Wednesday, May 09, 2007

Examining the Electoral College, Part 3: History Lesson II

Article II, Section 1 of the U.S. Constitution is where the original concept of “electors” is spelled out:
Each state shall appoint, in such manner as the Legislature thereof may direct, a number of electors, equal to the whole number of Senators and Representatives to which the State may be entitled in the Congress: but no Senator or Representative, or person holding an office of trust or profit under the United States, shall be appointed an elector.
The section goes on to describe how the voting of electors will be conducted, with the results conveyed to Congress.

As noted in History Lesson I, though, the system resulted in problems early on, and as a result Amendment XII to the Constitution was adopted. The language quoted above stayed the same, allowing each state to appoint their electors in the manner they see fit, but the method of counting electoral votes was altered, basically separating the voting for president and vice president. The amendment didn’t solve the other problems that were already apparent, however.

Robert Bennett’s book, Taming the Electoral College, recounts the election of 1824, in which the backup procedure established in the Amendment came into play, in large part because there was no obvious successor to Monroe. At that time, most states had chosen popular election as the “manner” for appointing electors, but a few states used other methods. Andrew Jackson had a plurality of popular votes in states using that method, and also had a plurality of electoral votes, but because none of the candidates had a majority of electoral votes the choice went to the House of Representatives, which chose John Quincy Adams. There were also substantial electoral vote problems in the election of 1876 because of rival slates of claimants to the office of elector and disputes over elector qualification. The result of these problems was the Electoral Count Act of 1887, which is basically what governs the counting of electoral votes today, although it doesn’t entirely resolve the problem of competing slates of electors, which was an issue in the 1960 election. Still, though, Bennett points out that “the ECA has played a steadying role in electoral college controversies.”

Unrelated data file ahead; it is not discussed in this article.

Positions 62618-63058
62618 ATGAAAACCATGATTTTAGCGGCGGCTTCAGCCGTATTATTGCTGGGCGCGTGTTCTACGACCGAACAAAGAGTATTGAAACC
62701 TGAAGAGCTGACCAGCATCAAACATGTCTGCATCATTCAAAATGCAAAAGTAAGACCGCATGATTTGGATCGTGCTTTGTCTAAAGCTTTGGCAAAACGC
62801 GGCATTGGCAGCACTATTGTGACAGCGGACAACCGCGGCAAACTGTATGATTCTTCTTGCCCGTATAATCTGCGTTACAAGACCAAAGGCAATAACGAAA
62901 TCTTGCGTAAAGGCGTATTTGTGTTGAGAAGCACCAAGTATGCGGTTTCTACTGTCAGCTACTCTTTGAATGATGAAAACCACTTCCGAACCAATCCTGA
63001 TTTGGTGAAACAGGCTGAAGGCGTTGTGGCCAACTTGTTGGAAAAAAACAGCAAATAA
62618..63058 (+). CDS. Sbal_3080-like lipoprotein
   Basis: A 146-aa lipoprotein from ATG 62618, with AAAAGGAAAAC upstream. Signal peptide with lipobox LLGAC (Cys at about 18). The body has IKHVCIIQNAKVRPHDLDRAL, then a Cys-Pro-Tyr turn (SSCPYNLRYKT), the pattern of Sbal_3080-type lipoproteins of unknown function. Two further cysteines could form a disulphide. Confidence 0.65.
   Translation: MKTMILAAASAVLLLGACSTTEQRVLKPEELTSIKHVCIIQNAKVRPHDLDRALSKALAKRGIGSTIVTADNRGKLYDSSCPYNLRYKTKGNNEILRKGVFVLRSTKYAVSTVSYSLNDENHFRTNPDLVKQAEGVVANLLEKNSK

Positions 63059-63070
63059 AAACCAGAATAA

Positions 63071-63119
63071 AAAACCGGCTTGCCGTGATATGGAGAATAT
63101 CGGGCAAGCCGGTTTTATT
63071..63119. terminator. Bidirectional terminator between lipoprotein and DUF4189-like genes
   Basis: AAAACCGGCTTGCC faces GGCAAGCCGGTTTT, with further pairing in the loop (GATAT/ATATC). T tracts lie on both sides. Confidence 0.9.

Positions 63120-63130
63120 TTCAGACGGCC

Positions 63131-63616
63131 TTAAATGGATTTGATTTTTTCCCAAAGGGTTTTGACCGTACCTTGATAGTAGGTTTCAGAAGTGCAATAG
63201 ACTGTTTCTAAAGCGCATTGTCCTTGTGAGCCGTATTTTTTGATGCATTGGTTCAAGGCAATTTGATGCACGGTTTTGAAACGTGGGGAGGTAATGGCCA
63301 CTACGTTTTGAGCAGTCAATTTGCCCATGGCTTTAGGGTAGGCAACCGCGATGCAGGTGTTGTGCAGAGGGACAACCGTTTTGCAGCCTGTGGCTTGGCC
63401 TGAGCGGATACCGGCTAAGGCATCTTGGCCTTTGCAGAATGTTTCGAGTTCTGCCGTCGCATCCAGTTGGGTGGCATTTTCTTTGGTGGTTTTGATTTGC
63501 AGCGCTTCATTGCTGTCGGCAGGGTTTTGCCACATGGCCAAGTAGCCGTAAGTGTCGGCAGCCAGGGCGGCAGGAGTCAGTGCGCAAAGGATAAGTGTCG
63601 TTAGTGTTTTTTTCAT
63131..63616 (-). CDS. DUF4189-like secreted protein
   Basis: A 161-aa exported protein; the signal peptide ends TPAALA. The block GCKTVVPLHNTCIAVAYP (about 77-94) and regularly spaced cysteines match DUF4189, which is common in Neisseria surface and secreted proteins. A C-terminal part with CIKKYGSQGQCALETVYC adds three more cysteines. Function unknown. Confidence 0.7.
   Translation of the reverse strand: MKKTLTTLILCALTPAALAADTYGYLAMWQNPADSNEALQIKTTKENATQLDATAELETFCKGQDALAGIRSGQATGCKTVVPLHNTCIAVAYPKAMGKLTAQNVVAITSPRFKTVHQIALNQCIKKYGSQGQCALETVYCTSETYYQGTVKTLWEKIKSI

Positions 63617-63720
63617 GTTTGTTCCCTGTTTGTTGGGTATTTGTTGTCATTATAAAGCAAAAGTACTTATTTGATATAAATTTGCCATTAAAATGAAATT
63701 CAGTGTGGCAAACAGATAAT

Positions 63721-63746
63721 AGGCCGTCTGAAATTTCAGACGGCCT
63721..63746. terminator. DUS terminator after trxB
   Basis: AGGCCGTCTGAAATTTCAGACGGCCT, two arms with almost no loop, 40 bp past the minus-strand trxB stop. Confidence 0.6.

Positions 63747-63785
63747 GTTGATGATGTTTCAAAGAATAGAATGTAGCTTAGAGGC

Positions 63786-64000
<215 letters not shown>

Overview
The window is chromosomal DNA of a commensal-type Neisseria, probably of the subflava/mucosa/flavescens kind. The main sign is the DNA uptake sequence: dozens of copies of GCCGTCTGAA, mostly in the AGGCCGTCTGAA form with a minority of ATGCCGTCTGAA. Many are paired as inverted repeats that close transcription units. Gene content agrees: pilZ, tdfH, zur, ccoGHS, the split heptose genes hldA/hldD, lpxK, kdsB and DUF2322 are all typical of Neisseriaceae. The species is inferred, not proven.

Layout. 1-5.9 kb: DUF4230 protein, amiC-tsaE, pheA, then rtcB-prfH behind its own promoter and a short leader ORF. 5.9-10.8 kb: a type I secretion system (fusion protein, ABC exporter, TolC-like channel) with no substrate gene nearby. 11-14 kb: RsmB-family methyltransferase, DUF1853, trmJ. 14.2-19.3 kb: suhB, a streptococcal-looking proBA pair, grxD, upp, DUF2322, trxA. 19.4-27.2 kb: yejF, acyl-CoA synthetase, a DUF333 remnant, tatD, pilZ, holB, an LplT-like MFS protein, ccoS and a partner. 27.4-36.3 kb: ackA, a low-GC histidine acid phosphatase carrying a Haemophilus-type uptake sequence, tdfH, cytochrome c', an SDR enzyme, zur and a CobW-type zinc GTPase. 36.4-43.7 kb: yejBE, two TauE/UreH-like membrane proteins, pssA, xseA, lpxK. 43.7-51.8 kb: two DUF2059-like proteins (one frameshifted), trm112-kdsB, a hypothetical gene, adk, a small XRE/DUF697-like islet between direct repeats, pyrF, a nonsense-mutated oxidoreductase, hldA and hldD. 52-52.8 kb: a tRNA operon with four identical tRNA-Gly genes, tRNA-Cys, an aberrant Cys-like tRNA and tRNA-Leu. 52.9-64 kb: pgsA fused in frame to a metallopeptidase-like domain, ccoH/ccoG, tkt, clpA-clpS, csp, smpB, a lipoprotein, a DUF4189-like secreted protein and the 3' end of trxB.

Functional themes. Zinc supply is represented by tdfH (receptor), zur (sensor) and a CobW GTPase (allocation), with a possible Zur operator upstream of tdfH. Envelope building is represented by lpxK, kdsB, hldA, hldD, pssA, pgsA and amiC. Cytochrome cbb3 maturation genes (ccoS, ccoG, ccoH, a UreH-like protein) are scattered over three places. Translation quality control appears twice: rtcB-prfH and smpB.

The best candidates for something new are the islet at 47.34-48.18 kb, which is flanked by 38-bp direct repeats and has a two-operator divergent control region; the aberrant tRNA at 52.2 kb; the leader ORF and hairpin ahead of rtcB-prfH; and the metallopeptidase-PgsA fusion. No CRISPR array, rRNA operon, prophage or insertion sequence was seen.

What’s most interesting to me, though, is the changing “manner” of state selection of electors, since the Constitution leaves that up to individual state legislatures. Since the 1830s, with a few minor exceptions, states have used popular election of electors. But the rules of those elections raises some questions. Originally, as Bennett tells us, electors were intended to be chosen as individuals (who would then meet to deliberate on the best choice for President and Vice-President). But it didn’t take long for slates of electors to become associated with political parties and their candidates. States use a variety of methods of reflecting this association, but usually the identity of the elector isn’t even known to the voters. Also, and this is critical to the real issue I’m exploring, there is the question of whether the slate of electors should be chosen on a proportional basis, or on a “general ticket” state-wide (a.k.a., “winner-take-all”), or on election by district within the state. Where one party dominates the state, the winner-take-all method clearly is in their favor. (Thomas Jefferson himself said he preferred the district election method, but benefited from the winner-take-all method that helped him win election.) Currently, all states but two (Maine and Nebraska) use the winner-take-all method. Those two determine electors district by district. Under the dominant method, then, the size of the popular vote margin in a given state is irrelevant because the winner takes all of the electoral votes.

Bennett observes that the general ticket has led to the close integration of parties into the process. And here’s the real point of this discussion of history:
“The net result of these various developments is to give us a presidential selection system that is quite different from the one envisaged by those who came up with the electoral college in the first place. Instead of being marginalized in the process as the framers had hoped and expected, political parties dominate it. The prevalence of winner-take-all has to some degree deprived the less populous states of the electoral college advantage that was built into the system for them.”
In short, the system we’ve got isn’t the one the founders had in mind. So why not explore making improvements?

Next: Exploring an alternative.

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